Forget Sweater Weather–It's All About the Scarves

  purple scarf
 

Christina's soon-to-be scarf, still on
the warping board.
 

I’ve always been a warm weather type of person. As a teen in Kansas, I would take naps on the porch in summer when it was in the high 90s. When I later lived in New Mexico, it was not uncommon for me to sport a hoodie on 80 degree days.  Now that I’m in colder Colorado, I take full advantage of each and every warm day because I know, to quote Eddard Stark from Game of Thrones, “Winter is coming.”


Even though it’s still technically summer, we’ve already had our first snow and the nights are getting colder and colder. As sad as I am to lose the warm weather, I am looking forward to one thing in particular: scarves!


When it gets cold my knitter friends get excited because they can wear their sweaters and cardigans, I get excited because I can pull out my full collection of handwoven scarves. Better yet, I have even more reason to weave because I’m always in need of a new scarf to match an outfit, keep my neck warm in the cold Colorado snow, or to give as a Christmas gift. Scarves are fun to weave, a great way to experiment with new yarns, and as useful as they are attractive.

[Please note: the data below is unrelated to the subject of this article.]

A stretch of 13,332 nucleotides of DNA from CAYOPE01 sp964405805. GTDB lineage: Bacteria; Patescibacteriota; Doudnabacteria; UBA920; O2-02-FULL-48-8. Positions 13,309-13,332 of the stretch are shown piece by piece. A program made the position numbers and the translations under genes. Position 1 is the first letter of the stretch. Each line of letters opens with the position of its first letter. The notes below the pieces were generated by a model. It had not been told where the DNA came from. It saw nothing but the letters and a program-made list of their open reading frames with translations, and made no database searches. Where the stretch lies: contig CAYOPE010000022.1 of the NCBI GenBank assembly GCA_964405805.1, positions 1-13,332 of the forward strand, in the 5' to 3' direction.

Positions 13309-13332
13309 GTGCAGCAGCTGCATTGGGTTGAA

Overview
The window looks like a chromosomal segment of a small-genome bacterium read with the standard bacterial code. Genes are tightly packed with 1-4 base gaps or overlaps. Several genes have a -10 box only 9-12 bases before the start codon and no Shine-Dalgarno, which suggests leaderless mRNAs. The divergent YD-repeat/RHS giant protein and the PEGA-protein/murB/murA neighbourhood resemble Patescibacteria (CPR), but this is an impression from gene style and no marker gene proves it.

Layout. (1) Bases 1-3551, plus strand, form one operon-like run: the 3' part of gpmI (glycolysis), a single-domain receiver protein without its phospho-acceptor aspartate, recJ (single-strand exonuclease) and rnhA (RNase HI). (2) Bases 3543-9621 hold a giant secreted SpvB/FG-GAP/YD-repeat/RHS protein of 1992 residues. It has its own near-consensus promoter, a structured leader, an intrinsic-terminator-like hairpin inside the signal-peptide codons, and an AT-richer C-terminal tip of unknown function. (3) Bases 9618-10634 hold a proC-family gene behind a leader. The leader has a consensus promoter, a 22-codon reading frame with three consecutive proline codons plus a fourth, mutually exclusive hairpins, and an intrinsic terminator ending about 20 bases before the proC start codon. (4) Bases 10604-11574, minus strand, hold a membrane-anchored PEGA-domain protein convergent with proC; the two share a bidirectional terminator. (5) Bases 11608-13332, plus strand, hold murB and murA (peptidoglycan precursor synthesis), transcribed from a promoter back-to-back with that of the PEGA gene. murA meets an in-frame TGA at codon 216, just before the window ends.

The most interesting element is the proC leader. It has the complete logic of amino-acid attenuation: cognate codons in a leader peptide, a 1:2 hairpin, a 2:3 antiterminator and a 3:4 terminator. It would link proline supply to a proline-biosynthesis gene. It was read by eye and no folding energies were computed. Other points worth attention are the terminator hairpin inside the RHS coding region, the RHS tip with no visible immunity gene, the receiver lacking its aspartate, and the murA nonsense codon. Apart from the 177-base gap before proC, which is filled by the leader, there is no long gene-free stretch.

Right now I’m working on a light autumn scarf using a variegated rayon/cotton slub and some solid merino/Tencel. I’ve got the warp planned and wound, I just need to throw it on the loom. I’ve got enough so I can experiment with a couple different wefts to see what I like best before I officially start weaving. Even though it’s still patiently sitting on my warping board, I can’t wait to see what it looks like when it’s finished!


I’ll also be breaking out the rigid-heddle loom for plenty of quick scarf-weaving projects these next few months. I love the fact that it takes next to no time to warp and I can finish a scarf in just a few hours (if that). It’s perfect for weaving up quick projects that look like they took much longer. Plus rigid-heddle looms and thick, warm yarns go together like peanut butter and pickles (wait, is that just me?) so you can weave up a beautiful, thick scarf—like the chunky check scarf featured in our new Woven Scarves kit—in no time when you’re stuck inside during a blizzard.


Over these next few weeks I might be mourning the loss of summer as I eat the last of the fresh tomatoes from my garden (sob!), but I’ll also be celebrating as I weave my new scarf and plan the next project (or twelve). It might be cold outside come winter, but my neck will be very warm, and very well-dressed indeed.

 

Christina Garton

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